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The holosteon,1 so called by the Greeks by way of antiphrasis,2 (in the same way that they give the name of "sweet"3 to the gall,) is a plant destitute of all hardness, of such extreme fineness as to resemble hairs in appearance, four fingers in length, and very similar to hay-grass. The leaves of it are narrow, and it has a rough flavour: it grows upon elevated spots composed of humus. Taken in wine, it is used for ruptures and convulsions. It has the property, also, of closing wounds; indeed, if applied to pieces of meat it will solder them together.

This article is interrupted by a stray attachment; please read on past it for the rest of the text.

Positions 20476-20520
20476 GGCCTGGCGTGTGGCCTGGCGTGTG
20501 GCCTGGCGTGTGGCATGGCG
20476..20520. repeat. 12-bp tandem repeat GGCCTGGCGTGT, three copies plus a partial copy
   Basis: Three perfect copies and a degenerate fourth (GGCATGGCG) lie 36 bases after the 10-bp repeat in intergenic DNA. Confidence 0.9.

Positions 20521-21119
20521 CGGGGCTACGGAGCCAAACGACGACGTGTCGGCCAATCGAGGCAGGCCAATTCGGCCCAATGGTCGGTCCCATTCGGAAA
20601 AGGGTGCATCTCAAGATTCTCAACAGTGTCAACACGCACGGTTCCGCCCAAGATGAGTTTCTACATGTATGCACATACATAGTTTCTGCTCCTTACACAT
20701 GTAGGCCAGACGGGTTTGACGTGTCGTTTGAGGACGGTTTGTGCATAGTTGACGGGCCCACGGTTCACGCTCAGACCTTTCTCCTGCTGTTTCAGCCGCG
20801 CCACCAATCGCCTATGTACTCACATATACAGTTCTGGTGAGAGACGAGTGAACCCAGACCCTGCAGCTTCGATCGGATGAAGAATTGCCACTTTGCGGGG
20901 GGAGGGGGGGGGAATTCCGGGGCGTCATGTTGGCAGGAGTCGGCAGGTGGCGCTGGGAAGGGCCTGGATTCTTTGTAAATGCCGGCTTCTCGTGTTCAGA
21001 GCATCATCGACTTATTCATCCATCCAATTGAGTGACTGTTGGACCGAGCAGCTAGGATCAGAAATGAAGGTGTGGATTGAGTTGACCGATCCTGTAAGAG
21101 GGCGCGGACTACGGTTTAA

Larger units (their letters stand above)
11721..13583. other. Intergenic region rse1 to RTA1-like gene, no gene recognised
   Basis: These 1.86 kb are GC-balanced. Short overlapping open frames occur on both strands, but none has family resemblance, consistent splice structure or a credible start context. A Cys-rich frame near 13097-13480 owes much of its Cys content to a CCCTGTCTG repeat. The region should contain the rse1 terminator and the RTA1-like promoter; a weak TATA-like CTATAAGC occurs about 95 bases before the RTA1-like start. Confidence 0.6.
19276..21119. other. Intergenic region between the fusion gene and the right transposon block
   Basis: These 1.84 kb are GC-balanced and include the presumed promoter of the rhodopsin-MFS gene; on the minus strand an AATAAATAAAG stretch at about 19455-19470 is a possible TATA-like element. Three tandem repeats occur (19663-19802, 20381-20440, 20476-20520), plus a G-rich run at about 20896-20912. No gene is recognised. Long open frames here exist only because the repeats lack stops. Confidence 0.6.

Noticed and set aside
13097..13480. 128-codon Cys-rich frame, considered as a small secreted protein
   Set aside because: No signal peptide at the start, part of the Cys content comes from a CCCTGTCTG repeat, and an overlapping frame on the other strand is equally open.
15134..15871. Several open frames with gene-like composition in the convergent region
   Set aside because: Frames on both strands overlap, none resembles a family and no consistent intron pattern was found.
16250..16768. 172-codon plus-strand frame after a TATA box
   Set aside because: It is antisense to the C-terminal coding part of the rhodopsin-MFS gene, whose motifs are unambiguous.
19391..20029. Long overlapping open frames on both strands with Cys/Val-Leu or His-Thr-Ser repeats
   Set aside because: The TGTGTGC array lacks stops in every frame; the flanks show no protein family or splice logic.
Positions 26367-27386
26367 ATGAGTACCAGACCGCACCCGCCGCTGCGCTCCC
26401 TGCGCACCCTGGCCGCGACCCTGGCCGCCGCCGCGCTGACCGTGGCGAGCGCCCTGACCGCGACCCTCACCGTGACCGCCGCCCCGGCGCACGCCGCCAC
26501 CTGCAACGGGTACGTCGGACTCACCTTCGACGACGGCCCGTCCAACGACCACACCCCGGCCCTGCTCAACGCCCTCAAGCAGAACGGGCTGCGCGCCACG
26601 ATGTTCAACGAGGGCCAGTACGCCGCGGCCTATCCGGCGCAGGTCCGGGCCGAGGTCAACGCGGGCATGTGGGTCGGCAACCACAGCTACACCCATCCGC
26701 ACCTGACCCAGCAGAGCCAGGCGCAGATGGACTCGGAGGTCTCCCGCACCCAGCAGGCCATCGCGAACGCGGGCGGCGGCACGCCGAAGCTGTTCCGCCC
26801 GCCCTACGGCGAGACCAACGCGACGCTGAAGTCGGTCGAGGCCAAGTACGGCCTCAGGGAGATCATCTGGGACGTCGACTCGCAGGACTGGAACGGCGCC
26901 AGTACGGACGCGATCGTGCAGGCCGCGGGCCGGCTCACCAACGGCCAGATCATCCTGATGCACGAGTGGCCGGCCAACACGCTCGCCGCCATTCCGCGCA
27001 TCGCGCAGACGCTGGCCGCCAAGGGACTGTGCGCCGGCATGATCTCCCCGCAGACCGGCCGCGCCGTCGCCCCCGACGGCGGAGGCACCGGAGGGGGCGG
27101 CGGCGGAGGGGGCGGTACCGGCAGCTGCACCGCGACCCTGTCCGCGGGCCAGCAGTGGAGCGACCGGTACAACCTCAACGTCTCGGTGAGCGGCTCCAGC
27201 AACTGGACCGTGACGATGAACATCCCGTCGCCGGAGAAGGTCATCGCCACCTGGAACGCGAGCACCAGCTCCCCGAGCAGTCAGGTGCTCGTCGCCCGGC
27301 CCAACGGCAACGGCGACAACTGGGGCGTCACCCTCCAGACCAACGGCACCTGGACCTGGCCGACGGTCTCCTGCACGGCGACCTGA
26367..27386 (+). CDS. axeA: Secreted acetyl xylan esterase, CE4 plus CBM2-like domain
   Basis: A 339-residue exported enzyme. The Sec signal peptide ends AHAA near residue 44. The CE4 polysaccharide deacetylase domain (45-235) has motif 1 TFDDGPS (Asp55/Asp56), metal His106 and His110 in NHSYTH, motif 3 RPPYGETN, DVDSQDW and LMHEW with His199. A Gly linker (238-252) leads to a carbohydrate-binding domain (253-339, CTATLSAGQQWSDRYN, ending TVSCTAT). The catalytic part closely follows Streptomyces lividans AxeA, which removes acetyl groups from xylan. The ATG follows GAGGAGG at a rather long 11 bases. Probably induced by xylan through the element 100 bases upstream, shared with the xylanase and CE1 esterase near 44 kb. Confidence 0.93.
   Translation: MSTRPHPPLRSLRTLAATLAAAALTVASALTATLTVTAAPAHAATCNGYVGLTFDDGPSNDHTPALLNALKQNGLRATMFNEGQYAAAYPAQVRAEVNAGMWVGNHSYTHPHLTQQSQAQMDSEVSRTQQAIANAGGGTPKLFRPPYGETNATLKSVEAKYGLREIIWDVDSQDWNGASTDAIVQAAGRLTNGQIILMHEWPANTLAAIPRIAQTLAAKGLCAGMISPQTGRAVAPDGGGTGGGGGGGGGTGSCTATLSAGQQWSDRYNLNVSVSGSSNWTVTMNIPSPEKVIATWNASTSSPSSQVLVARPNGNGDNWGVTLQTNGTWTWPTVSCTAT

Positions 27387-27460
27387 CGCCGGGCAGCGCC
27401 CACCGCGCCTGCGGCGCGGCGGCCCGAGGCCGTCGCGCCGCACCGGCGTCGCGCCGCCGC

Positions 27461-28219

1 The "all-bone" plant. Desfontaines identifies it with the Plantago coronopus of Linnæus, the Buckshorn plantain; but Fée prefers the Plantago holostea of Lamarck, the Grass-leaved plantain. Littré names the Holosteum umbellatum. The Plantago albicans of Linnæus has been also mentioned.

2 Because there is no hardness in it.

3 τὰ γλύκεα.

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